Pete Townshend has announced that he has created a “classical” version of one of his most celebrated works with The Who, ‘Quadrophenia.’ The new interpretation, for symphony orchestra, opera singer and choir, will be released as an album by Universal’s classical label Deutsche Grammophon next June, and then given its world premiere performance, in conjunction with promoter u-Live, at the Royal Albert Hall on July 5, with Townshend himself taking part.
‘Quadrophenia,’ first released as an album by The Who in 1973, has been “symphonised” by Townshend’s partner, composer, orchestrator and singer-songwriter Rachel Fuller. The recording of the work took place in October at Air Studios in London with the bestselling British tenor Alfie Boe, the Royal Philharmonic Orchestra and the London Oriana Choir, conducted by Robert Ziegler. Townshend himself plays electric guitar and performed cameo vocal roles on the album, and all of the cast will reprise those roles at the live premiere.
The project is the latest part of the extensive celebrations of The Who’s 50th anniversary, which include their British and international tours, an appearance in Hyde Park next summer, the launch of their 3D immersive app, the possibility of a new studio album and more.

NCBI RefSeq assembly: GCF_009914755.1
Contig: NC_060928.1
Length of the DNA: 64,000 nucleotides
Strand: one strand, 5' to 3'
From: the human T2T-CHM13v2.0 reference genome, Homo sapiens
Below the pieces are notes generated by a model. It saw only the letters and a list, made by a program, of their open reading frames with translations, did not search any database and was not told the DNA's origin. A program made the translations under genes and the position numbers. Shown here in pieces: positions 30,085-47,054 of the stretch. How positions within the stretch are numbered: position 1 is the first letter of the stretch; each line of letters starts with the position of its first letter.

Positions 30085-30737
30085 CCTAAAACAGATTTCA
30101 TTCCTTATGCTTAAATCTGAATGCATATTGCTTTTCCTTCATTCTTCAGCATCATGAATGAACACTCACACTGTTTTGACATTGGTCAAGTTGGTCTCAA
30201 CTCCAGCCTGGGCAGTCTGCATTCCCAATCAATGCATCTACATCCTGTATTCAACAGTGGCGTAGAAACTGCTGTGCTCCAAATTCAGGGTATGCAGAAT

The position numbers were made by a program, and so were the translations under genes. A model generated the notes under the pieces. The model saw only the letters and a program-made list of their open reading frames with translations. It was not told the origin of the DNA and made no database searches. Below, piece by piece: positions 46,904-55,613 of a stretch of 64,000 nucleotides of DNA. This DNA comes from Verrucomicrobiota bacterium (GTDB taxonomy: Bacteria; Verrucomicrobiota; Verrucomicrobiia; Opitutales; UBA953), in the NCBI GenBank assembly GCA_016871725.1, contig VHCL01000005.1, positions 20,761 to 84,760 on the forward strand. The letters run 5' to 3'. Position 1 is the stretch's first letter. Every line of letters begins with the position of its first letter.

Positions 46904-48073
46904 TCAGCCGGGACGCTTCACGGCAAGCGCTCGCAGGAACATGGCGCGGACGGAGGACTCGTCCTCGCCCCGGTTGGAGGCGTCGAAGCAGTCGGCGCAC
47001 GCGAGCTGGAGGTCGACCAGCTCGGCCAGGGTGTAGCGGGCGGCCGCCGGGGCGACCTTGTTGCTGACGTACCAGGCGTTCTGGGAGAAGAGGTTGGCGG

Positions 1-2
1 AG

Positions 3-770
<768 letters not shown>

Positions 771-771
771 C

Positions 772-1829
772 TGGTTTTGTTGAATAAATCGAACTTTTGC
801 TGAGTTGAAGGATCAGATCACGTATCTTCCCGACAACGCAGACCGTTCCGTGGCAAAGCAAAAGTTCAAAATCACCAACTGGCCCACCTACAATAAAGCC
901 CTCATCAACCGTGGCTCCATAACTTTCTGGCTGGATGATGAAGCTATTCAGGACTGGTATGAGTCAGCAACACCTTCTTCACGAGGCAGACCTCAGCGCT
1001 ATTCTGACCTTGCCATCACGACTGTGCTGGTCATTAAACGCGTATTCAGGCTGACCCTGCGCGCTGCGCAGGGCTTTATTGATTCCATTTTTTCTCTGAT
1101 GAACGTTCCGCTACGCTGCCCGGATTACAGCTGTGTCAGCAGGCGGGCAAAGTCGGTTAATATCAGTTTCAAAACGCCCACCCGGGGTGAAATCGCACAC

‘Quadrophenia,’ which went on to be a feature film and a stage musical, was first released on record in the year that Boe was born, and he comments of the work: “It’s in my blood. I’ve always thought the classical voice can lend itself to this type of repertoire. It’s harder than opera, but thrilling to sing. The music is so full of excitement, positivity and strength – I wouldn’t separate it from a symphony by Beethoven or Mozart.”
Townshend, for his part, explains his motivation for mounting the new performance by saying: “A lot of major symphony orchestras are in trouble because their audience is getting old and the younger audiences prefer softer stuff, such as film soundtrack music,” he explains. “I think that Quadrophenia would reinvigorate their audiences and bring in people who might not otherwise go to see a symphony orchestra perform without lights and fireworks and a movie screen.”
Watch the trailer for ‘Classic Quadrophenia’ here:
The Who composer pays tribute to Boe with trademark irreverence. “Alfie is a true star, who gives every performance his all,” he says. “He reminds me of Roger Daltrey in that – he’s also a real pleasure to work with. I never thought I’d hear a classical tenor singing my songs, and for them to work so well – but Alfie makes it happen. He’s a funny man too, and good looking. The girls like him. I can’t wait to be on stage with him. I’m going to push him into the orchestra pit.”